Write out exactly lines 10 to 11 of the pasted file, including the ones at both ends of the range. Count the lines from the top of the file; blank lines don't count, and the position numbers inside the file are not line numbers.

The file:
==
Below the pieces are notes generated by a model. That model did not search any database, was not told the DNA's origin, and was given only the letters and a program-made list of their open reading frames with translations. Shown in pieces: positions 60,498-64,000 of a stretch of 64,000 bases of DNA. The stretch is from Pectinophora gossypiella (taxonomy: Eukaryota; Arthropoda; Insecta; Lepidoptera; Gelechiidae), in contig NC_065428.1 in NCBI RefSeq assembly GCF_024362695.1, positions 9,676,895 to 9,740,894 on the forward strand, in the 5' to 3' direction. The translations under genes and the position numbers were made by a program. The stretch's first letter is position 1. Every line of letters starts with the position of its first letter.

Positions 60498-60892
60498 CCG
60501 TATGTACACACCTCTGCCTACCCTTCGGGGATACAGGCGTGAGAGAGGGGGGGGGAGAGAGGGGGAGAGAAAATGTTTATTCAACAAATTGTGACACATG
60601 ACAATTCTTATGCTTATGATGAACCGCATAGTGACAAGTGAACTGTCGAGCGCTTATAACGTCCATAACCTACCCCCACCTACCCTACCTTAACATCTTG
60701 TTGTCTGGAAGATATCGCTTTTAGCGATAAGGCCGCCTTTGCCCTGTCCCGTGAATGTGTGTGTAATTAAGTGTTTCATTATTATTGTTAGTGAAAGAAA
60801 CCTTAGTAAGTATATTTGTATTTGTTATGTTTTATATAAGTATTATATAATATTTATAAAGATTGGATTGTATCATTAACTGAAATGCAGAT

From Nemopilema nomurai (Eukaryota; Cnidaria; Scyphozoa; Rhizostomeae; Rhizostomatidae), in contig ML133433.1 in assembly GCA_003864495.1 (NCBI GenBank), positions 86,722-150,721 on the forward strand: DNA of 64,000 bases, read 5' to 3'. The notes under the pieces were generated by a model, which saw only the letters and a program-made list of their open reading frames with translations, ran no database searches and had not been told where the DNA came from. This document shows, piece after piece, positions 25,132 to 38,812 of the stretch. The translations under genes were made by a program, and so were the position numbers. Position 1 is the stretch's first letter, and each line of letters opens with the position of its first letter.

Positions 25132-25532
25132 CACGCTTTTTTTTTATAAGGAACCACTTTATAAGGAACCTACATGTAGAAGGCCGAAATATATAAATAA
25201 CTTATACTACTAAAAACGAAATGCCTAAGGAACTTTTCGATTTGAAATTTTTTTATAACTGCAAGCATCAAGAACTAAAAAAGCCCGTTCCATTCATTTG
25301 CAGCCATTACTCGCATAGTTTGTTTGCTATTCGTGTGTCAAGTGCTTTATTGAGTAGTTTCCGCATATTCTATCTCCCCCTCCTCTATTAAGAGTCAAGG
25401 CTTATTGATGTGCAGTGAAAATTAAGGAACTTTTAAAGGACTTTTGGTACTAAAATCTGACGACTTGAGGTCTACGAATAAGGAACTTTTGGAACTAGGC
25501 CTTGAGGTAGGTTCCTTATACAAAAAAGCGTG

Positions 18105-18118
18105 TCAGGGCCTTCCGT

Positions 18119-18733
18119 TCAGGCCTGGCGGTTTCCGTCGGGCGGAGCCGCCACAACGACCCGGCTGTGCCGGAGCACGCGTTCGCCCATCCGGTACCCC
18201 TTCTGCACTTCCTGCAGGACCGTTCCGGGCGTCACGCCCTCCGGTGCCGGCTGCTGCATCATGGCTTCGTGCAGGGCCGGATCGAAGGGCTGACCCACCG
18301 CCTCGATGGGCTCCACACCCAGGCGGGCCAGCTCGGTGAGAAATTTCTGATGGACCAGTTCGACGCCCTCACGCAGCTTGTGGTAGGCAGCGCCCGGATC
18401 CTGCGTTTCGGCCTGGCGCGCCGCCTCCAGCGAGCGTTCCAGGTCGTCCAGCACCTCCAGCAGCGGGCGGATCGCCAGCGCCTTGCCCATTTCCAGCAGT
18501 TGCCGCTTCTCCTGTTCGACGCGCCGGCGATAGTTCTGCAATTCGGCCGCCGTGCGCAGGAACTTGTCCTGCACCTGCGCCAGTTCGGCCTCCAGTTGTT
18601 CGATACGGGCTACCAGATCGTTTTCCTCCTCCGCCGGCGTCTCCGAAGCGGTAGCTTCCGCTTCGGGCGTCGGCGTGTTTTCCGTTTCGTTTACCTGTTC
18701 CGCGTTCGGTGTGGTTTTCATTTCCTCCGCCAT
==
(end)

25132 CACGCTTTTTTTTTATAAGGAACCACTTTATAAGGAACCTACATGTAGAAGGCCGAAATATATAAATAA
25201 CTTATACTACTAAAAACGAAATGCCTAAGGAACTTTTCGATTTGAAATTTTTTTATAACTGCAAGCATCAAGAACTAAAAAAGCCCGTTCCATTCATTTG